Monday, January 16, 2012
In his book Who’s Afraid of Post-Blackness? the writer and TV host Touré explores the ever-evolving role of race in America. The book is part autobiography, part cultural analysis – and draws on interviews with more than 100 thinkers and artists, including Chuck D, Santigold, Kara Walker and Henry Louis Gates Jr. Touré joins us to discuss what it means to be black in America today.
Friday, January 13, 2012
Virginia Tech has just released a study of casual users of Washington, DC's bike share system, and the numbers on African American usage are startlingly low.
The study, based on 400 surveys of those who buy either 24-hour or 5-day passes, shows that just 5 percent of such users are "black/African American."
Caucasians represent 78 percent of casual users.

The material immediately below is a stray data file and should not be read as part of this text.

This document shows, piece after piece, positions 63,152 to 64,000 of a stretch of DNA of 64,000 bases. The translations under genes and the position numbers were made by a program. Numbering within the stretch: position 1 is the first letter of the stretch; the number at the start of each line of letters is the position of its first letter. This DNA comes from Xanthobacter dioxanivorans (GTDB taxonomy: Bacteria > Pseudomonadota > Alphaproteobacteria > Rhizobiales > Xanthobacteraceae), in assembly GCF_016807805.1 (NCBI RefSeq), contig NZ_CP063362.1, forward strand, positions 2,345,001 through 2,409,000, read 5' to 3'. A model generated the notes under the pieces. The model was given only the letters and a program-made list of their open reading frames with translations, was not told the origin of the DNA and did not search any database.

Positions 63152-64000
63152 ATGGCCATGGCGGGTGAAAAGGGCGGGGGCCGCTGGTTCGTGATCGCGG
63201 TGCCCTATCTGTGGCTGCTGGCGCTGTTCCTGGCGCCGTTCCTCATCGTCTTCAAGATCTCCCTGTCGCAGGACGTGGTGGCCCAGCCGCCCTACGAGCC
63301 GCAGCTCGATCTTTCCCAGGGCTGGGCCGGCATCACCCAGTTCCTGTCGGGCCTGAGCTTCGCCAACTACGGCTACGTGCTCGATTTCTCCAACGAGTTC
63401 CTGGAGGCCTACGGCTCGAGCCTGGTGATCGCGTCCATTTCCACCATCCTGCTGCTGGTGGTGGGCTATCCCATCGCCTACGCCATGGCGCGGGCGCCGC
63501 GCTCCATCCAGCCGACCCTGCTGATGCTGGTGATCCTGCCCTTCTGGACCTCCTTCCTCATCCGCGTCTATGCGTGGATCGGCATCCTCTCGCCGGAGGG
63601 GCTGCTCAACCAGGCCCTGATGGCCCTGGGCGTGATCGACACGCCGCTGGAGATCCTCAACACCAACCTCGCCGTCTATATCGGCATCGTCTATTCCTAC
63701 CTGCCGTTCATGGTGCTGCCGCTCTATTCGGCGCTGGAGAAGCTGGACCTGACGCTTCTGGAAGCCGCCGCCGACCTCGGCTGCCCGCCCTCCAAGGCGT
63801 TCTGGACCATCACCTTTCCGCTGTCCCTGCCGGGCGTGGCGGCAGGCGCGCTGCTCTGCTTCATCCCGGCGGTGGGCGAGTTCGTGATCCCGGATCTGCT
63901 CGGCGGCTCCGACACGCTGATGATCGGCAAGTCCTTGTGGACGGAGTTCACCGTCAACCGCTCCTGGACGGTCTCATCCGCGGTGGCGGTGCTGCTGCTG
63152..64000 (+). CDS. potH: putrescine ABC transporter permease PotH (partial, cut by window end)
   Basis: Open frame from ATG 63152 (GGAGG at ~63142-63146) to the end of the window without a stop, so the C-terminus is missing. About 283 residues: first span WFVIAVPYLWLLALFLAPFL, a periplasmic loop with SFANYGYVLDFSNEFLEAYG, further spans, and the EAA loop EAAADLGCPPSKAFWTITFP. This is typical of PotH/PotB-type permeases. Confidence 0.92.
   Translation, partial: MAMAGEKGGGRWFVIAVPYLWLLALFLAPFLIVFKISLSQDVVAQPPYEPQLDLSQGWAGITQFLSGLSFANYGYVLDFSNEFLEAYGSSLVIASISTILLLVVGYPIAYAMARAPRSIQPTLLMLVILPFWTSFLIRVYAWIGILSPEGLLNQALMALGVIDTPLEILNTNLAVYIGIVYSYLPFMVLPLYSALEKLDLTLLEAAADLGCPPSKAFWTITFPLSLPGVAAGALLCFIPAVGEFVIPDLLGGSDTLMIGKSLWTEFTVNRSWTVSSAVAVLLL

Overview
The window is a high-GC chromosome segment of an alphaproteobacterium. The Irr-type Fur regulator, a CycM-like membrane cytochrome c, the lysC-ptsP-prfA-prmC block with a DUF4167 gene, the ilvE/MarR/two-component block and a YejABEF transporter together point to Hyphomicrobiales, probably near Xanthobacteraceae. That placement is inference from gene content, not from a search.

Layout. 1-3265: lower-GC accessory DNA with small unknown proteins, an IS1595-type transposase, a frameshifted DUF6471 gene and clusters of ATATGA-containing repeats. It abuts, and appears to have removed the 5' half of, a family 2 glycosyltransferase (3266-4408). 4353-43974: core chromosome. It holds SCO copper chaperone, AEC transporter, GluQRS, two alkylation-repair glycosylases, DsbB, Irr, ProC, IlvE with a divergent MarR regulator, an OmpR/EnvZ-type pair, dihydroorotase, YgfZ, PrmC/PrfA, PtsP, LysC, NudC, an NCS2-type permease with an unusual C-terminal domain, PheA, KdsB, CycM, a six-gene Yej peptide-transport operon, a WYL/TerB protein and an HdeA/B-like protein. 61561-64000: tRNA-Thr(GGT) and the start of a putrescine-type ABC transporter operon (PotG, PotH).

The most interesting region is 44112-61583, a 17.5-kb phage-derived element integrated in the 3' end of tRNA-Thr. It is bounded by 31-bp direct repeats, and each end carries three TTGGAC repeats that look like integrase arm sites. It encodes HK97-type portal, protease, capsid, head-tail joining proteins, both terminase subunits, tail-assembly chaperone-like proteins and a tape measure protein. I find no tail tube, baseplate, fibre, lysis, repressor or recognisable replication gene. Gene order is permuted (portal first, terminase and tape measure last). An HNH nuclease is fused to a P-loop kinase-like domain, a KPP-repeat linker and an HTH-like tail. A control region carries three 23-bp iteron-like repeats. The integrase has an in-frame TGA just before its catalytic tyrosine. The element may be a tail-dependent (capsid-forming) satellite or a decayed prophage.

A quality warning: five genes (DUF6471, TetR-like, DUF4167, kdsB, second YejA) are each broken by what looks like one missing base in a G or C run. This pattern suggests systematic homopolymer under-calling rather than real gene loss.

That contrasts starkly with the population of the District, which is 50 percent black, and 34 percent white.
(Hispanic use is also low, but the Hispanic population of DC is only 9 percent.)
Ralph Buehler, the VT Assistant Professor who oversaw the study, cautioned that their sample only looked at casual users. "Many of those users are tourists," Buehler said. "It's not surprising that would be more heavily white than the population of DC."
But Capital Bikeshare's own numbers for annual membership look even worse. According to CaBi data from 2010, cited in the report, just two percent of annual members are black.
Chris Holben, DC's Bikesharing Project Manager, tells us more recent data shows an increase. African American participation doubled by the end of 2011 -- but it's still only at four percent.
Ralph Buehler ran the numbers for us, and as it happens, participation in bike share is lower than general cycling rates for African Americans. According to the American Community survey, 12 percent of the population is African American, and 11 percent of the people who bike to work are African American.